Should we cull noisy miners? After decades of research, these aggressive honeyeaters are still outsmarting us

Date: 13, Oct, 2021
Author(s):   Melton, C., Reside, A., Simmonds, J., Maron, M., Clarke, M., McDonald, P.
Publisher: The Conversation

Noisy miners are familiar to many of us on Australia’s east coast as plucky grey birds relentlessly harassing other birds, dive-bombing dogs and people – even expertly opening sugar packets at your local café.

Noisy miners are native to Australia. Since colonisation their populations have boomed, and they’re now so abundant they pose a threat to other native birds in our cities, farmland and bush, such as robins, thornbills and other honeyeaters.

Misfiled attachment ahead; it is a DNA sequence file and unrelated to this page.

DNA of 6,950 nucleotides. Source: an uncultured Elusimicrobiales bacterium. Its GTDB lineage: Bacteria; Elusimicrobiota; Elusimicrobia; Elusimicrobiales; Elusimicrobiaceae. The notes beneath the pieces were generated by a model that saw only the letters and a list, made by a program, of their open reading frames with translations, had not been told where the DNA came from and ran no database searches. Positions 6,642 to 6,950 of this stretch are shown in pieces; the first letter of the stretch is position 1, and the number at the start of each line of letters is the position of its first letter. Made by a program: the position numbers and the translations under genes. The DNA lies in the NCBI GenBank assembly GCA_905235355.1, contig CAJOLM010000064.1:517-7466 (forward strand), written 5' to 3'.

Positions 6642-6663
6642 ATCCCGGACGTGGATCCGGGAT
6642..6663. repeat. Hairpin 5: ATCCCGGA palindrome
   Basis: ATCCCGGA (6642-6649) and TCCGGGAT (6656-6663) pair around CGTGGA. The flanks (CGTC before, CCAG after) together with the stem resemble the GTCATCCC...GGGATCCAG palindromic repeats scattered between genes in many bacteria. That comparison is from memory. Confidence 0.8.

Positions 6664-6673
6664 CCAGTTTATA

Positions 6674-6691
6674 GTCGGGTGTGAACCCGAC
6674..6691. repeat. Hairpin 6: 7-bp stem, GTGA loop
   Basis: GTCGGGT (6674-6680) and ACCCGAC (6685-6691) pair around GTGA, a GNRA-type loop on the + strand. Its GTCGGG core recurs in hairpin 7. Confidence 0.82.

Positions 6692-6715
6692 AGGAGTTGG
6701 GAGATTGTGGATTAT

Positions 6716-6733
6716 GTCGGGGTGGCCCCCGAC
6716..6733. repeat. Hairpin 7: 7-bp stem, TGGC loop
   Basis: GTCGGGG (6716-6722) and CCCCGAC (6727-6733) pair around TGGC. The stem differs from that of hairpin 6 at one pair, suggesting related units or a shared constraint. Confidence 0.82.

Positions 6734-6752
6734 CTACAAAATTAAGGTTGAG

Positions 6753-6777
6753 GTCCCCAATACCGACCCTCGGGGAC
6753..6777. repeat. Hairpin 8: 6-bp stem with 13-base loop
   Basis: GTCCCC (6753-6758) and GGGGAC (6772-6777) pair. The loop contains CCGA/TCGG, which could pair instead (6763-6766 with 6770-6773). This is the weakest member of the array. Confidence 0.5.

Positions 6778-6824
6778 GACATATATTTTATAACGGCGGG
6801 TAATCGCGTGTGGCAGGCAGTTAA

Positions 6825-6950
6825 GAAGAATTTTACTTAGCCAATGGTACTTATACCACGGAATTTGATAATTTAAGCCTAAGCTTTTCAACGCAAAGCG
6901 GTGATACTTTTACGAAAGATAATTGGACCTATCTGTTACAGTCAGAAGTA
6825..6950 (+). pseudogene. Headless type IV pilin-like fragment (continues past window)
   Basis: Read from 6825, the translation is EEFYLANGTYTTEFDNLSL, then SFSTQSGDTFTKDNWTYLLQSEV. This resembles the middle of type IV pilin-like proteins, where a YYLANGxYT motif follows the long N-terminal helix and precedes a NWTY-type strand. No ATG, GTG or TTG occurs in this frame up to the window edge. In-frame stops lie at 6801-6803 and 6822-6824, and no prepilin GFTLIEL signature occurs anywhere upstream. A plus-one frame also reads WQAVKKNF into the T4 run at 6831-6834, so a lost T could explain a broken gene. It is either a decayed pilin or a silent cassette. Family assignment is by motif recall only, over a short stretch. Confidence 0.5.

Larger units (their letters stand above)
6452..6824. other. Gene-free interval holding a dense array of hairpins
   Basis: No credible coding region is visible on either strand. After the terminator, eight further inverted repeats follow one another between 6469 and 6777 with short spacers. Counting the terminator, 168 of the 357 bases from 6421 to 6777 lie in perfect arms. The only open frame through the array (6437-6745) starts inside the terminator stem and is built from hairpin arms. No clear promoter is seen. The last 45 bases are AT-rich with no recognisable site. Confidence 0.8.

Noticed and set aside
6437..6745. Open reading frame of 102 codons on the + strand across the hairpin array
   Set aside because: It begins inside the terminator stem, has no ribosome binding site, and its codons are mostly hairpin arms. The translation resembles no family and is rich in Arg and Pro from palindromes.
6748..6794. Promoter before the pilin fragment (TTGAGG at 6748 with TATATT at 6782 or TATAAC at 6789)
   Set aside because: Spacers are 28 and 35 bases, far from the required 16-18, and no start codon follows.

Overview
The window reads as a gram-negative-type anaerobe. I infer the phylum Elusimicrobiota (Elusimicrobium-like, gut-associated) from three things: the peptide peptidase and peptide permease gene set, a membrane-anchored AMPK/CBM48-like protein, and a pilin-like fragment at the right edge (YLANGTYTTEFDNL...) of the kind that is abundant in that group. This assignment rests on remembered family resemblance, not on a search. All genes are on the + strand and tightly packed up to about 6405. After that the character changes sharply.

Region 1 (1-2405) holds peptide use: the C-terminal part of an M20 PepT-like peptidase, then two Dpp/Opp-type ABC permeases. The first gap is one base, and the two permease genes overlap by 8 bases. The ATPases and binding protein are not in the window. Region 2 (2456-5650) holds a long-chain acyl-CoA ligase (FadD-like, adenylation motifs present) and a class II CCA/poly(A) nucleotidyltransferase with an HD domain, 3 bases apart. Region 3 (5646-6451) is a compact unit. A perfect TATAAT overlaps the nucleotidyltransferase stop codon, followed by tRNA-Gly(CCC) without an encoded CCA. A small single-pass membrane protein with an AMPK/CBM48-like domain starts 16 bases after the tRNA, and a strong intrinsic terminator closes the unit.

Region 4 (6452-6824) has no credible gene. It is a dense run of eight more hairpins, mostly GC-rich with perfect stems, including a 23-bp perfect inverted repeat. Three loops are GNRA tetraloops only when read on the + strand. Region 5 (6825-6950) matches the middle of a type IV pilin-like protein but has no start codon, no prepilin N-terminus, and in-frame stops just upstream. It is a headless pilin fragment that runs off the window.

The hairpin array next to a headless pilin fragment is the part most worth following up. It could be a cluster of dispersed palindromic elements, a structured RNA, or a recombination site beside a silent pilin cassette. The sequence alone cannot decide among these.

Culling noisy miners is often touted as a way to deal with the problem, but given the birds are native, it’s a controversial proposition. And so far, attempts to remove noisy miners have had mixed success.

To help land managers assess whether culls are likely to be effective and justified, our new research sought to understand how, and in what situations, culling helps small birds, such as the iconic superb fairy-wren, return to a site.